“Cult” Definition #3:
A belief system that alters the absolute truth of the Bible. A cult always offers an alternate foundation of truth – something separate from the Bible.
Was Life Leadership created to be a cult?
Orrin Woodward and Chris Brady were both raised in lower-middle class families in southeast Michigan. They both worked hard pursuing engineering careers in the automotive field. They did this to raise their families and live a happy life. The problem is that the “secure” corporate world around them was changing. Part of this was because the early to mid-1990’s signaled the end of the industrial age and beginning of the information age. They were disconcerted when they saw how the ladder to corporate success lead to more hours, more time away from family and ultimately more stress. In addition, I am sure it was scary to see how easily their jobs could be taken from them in the ever-changing automotive industry. At this point, they did NOT say to each other, “Hey, I have an idea! Lets start a cult so that we can take advantage of brainwashing other cult members so we can be rich!” No, this is ridiculous! The truth is that they simply looked for opportunities to work for themselves in a business of their own.
How could somebody mistake Life Leadership for a “cult”?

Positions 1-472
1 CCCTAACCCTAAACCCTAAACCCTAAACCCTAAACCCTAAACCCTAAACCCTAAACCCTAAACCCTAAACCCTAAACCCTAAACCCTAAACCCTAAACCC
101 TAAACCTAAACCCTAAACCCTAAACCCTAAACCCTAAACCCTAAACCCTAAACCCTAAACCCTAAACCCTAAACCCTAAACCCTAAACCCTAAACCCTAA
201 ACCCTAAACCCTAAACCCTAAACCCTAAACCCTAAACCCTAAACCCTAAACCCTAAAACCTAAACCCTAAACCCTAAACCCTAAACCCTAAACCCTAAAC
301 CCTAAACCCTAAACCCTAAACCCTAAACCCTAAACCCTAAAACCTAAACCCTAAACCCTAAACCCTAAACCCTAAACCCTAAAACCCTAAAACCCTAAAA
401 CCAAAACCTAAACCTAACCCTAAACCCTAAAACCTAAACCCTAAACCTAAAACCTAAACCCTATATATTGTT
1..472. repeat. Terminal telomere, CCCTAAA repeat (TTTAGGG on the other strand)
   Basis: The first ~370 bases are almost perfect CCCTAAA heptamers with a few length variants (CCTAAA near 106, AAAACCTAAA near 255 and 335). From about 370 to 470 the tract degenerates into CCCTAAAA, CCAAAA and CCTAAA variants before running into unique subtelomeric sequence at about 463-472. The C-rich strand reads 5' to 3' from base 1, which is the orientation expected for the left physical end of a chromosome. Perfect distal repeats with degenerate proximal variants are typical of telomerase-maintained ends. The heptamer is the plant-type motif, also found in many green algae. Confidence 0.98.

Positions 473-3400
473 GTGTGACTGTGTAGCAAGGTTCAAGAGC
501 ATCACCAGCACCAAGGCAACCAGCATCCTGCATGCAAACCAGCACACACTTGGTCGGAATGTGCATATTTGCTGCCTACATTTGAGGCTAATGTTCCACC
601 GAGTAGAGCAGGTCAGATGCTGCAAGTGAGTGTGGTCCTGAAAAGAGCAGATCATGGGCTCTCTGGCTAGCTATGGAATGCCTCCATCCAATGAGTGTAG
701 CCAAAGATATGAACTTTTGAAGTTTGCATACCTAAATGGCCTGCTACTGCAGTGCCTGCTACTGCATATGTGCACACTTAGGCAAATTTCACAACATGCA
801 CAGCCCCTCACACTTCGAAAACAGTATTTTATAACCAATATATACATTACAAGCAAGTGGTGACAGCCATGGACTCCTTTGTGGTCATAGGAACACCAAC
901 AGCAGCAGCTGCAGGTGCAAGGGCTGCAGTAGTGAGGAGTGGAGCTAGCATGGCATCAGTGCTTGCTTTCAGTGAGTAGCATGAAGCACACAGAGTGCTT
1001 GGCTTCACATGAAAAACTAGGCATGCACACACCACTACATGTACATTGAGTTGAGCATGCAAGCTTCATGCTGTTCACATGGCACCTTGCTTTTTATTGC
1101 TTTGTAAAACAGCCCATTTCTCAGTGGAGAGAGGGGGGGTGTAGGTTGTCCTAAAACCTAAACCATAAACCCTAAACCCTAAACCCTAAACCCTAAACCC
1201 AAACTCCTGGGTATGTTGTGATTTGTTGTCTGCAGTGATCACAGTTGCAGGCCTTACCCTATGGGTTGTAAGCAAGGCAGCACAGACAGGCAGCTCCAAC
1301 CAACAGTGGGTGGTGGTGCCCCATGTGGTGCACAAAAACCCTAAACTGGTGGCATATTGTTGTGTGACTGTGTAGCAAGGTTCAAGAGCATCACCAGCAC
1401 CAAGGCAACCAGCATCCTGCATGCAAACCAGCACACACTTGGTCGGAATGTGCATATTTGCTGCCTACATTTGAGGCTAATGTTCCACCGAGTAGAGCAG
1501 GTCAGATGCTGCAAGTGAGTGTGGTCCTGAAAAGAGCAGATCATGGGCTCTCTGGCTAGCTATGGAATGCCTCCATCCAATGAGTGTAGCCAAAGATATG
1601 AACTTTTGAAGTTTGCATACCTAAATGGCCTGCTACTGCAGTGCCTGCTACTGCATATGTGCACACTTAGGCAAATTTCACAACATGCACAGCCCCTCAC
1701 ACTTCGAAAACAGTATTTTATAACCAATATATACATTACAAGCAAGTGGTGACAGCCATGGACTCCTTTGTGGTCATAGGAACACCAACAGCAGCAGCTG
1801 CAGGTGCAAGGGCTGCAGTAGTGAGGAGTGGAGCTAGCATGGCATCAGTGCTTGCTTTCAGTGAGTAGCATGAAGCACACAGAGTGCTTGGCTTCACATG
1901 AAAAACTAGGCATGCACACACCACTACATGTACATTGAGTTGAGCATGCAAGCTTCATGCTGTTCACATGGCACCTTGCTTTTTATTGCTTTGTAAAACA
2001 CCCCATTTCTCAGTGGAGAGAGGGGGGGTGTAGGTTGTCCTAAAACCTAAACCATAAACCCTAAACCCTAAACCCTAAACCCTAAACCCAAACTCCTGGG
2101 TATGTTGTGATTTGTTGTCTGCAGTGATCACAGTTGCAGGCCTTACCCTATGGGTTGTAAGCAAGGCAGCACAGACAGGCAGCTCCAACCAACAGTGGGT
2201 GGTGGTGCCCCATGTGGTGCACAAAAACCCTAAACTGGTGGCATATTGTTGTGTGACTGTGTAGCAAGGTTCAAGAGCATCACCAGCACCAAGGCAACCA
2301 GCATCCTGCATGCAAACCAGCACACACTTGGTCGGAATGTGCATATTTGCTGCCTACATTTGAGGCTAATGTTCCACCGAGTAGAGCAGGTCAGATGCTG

Over time, Orrin and Chris decided that, instead of being selfish, they would create the first ever business model where there are no special deal for themselves or any of the other founders. They created a model that would compensate a person solely based upon their performance, even to the point that a new person’s income could surpass anybody’s income, including their own. This is not only fair, but VERY ATTRACTIVE to people looking for an opportunity to be compensated based upon performance only. No politics, no bureaucracy, no “good-ol’-boys” club, just performance! So when you do something this cool, it is going to upset the status quo in the business world. Competitors can either adapt or throw stones. Because Orrin Woodward, Chris Brady and the other founders have put together something this attractive, they naturally have a large following of people who speak well of them through edification. This type of edification, to the outside observer, could be misinterpreted, especially if what they see and read everyday is negative and full of gossip and back-biting.
Ways to identify a real “cult”:
- Who do they identify their source of Authority?
- What do they believe about the trinity?
- What do they believe about Salvation?
- They oppose critical thinking and discourage people from thinking for themselves.
- They dishonor the family unit.
- They isolate members and penalize them for leaving the group.
- They seek loyalty to a leader above loyalty to Jesus.
- They cross biblical boundaries of behavior.
- They encourage separation from church.
- They emphasize special revelations that contradict Scripture.
- They group lavishes the leader with un-earned luxury.
- They seek to alter personality and, in some cases, create a new name for certain members.
Life Leadership passes all 12 of these tests with flying colors. Stay tuned for tomorrow’s post where we will analyze this list point by point.